Google
  Web www.gpspassion.com
fiogf49gjkf0d


GpsPasSion LIVE!
www.flickr.com
This is a Flickr badge showing public photos from GpsPasSion Live !. Make your own badge here.

www.NaviBlog.com



Versions

Links/Liens




Portal/Portail
Rechercher

- -

Polls/Sondages
Sondage
Pour vous guider sur la Route :
GPS Mobile (SEM)
GPS Intégré
Smartphone
Autre
Voter  -  Résultat des votes
Votes : 2797




Club GpsPasSion
Soutenez le site!

USA: (US$)
EUROPE: (€)
Guide Paypal


GpsPasSion Forums
Home | Profile | Register/Enregist. | Active Topics | Search/Recherche | FAQ
Username:
Password:
Save Password
Forgot your Password?

 All Forums
 English Forums - Hardware
 Garmin nüvi forums
 [GUIDE] Working with programmed multi-point routes
 New Topic  Reply/Répondre
 Printer Friendly
Next Page
Author Previous Topic Topic Next Topic
Page: of 3

danham

USA
7492 Posts

Posted - 06 nov. 2008 :  23:52:16  Show Profile  Visit danham's Homepage  Reply with Quote
GUIDE - Working with programmed multi-point routes


Introduction

Using pre-programmed routes with multiple stops is one of the more complex aspects of using a GPS and since this is something I had to figure out how to do on a nuvi 760 during the Scooter Cannonball 2008 across the United States, I thought I would share my experience in this guide. The original discussion is here and please excuse some repetition from that, and introductory info, as it makes it easier to understand the answers to the routing questions.

A Route with Checkpoints

The race followed a pre-determined route, with checkpoints, meaning that the scooter riders had to prove (via time-stamped photos or track logs) when they had arrived at each checkpoint on each day’s route, which mostly followed US 50 from San Francisco to Ocean City, MD. Everyone spent each night at the same location, so each day was its own race, counting toward the total. Sort of the Tour de France method, without the drugs [g].

I drove a support truck, so I was not required to follow the exact route, but in many cases chose to do so to provide a “sweep” function, looking for folks with breakdowns or other problems. I was using a nuvi 760, as was another of the support vehicles. The scooters were using mostly Zumos, but also an assortment of all kinds of GPSes, including nuvis, a StreetPilot, and Garmin’s Mobile X10.

Using the GMapToGPX plugin/java app

The official routes were created in Google maps and I used the excellent GMap to GPX web-based converter to get them into a format the 760 could read. They required a lot of editing. I used RoadTrip (now BaseCamp), the Mac equivalent of MapSource. This was very important, especially when it comes to answering gpspassion’s questions about recalculation, because proper placement of “shaping” points, vias and waypoints has a big influence on the outcome.

Editing the route

You want enough points to “force” the nuvi to conform to the pre-planned route, but you also want to be careful placing and naming them so you don’t get driven crazy by announcements of arriving at “GRTP-0071” or by that announcement overriding and masking an important turn. For example, if the next turn is at Main Street, placing a route point too close to that intersection would be bad. Better to insert the point (if one is needed to enforce the route) a mile or so back and label it “Main St. Next.”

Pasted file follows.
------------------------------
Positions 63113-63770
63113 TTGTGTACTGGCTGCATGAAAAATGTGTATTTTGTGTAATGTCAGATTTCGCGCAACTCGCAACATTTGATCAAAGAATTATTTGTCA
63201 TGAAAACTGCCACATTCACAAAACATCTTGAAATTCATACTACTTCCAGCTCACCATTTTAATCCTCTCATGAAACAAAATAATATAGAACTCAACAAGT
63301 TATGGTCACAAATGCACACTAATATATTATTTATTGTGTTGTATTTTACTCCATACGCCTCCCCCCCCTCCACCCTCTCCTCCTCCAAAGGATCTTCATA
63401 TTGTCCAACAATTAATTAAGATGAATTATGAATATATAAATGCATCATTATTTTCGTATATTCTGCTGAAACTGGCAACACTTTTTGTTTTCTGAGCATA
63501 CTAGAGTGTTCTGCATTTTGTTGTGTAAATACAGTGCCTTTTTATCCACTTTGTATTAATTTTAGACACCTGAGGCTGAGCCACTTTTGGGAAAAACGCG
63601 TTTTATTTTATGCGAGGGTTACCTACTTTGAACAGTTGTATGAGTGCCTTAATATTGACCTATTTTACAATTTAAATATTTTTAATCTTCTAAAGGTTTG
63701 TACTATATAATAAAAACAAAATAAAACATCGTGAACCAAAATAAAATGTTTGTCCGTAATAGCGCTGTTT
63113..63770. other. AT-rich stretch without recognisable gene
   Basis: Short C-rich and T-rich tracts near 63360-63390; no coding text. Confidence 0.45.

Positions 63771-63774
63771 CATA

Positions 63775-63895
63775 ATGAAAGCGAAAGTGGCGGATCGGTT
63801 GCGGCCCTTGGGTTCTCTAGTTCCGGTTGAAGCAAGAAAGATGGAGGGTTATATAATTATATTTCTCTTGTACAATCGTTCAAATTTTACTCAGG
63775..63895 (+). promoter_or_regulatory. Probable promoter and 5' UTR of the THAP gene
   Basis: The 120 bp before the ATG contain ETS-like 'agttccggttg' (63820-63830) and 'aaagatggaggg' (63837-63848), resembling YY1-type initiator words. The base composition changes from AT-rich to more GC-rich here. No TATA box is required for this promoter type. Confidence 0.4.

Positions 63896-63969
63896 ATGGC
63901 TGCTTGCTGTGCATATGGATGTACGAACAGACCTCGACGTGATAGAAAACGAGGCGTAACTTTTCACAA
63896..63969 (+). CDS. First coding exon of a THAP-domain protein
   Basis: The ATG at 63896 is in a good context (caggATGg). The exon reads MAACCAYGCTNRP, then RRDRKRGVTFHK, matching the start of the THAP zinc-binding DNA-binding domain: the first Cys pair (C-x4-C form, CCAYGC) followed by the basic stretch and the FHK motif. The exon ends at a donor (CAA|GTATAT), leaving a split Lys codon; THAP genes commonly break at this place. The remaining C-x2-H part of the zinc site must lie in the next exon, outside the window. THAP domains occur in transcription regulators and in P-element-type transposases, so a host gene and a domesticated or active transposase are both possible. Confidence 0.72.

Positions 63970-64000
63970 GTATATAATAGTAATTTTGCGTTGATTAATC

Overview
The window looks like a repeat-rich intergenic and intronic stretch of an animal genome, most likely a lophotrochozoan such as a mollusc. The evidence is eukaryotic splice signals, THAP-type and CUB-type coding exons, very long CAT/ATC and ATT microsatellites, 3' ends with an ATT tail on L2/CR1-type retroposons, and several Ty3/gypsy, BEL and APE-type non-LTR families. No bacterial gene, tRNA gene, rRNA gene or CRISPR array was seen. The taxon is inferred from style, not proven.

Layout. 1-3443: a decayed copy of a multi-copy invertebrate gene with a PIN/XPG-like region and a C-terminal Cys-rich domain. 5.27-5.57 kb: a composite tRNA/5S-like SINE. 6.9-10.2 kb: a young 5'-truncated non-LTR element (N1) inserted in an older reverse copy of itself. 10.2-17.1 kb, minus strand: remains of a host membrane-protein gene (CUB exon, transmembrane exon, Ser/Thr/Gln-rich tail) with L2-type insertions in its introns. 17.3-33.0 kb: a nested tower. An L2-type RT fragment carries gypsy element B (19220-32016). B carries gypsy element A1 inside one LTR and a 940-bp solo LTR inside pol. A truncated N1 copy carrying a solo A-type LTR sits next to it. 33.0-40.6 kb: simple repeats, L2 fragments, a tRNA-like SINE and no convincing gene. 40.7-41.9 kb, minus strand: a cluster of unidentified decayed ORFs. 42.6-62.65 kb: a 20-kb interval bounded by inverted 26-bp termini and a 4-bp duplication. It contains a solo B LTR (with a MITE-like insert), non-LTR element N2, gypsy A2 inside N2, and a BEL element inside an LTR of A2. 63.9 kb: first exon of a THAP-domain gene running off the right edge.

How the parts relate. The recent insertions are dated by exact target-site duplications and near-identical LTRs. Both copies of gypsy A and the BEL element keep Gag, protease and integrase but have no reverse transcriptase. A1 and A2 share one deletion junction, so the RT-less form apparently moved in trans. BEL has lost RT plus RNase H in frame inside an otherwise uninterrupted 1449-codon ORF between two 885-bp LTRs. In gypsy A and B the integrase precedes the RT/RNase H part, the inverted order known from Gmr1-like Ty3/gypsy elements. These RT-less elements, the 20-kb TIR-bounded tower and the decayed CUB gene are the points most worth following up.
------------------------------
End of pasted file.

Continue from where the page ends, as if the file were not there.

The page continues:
File organization

The first big decision was how to organize the route files. The three choices were as follows. 1) One huge file from SF to MD: bad idea for a number of reasons that should be obvious. 2) One file for each day of the race: this is what most people did, but in my opinion it needlessly raised a lot of the recalc and arrival notice issues explained below. Its main advantages were eliminating the need to push buttons during the day (don’t forget, these guys were on scooters), and lack of confusion about which segment of which day was active. 3) One file for each segment, meaning that each file’s final destination was one of the checkpoints.


Day 6, segment 1, from Garden City to Greensburg, KS.

The plan was to follow the official route to each checkpoint (though I did opt not to in some cases). Above is an example of a segment from Day 6, which in its entirety went from Garden City KS to Fort Scott, KS, a distance of 364 miles. The first segment went from Garden City to a checkpoint in Greensburg, covering 94 miles. Note the two orange flag waypoints which show a dogleg in Dodge City to stay on Rt. 400. There were four segments in all on Day 6.

Here’s why I liked this approach: A smaller file imports faster and there was no problem putting the roughly 50 files needed (10 days times 4-5 checkpoints per day) into the 760 all at once from my computer. Then it was easy to delete the day’s segments each night and import the next day’s, all on the 760. I left my laptop at home. But I should have used better labeling. Calling them things like “Day 8 Segment Two” was dumb – after 3 days on the road I had no idea what day or segment it was and should have labeled them like this: “Cedar City to Bryce Canyon.”

Preventing recalc disasters

But the most important advantage was that it created a kind of firewall against bad recalculations. In other words, no matter what the 760 decided to do if I went off-route (or even if it merely thought I did), the “final” destination for each loaded route was the next checkpoint.

As a safety net I also created a Custom POI file of nothing but checkpoints. That way no matter how badly the nuvi got confused (or I did), I could cancel the route and navigate directly to the next checkpoint using the “fastest” route pref on my 760. A further safety net was a POI file of all the event motels, meaning I could also navigate directly to them.


The end of segment 1. Segment 2 (next route) starts where 1 ends.

OK, so how did this all work in the real world? Pretty well, but not flawlessly. It’s a little hard to tell how much to blame firmware 4.0 and how much is due to quirks of the 760 and its routing engine. It is possible to preview the “worst” of the recalculation problems using BaseCamp or MapSource (force them to recalc your route before transferring it to the GPS), but those programs use different preferences and avoidances than many Garmin models, so you may only be able to detect gross errors.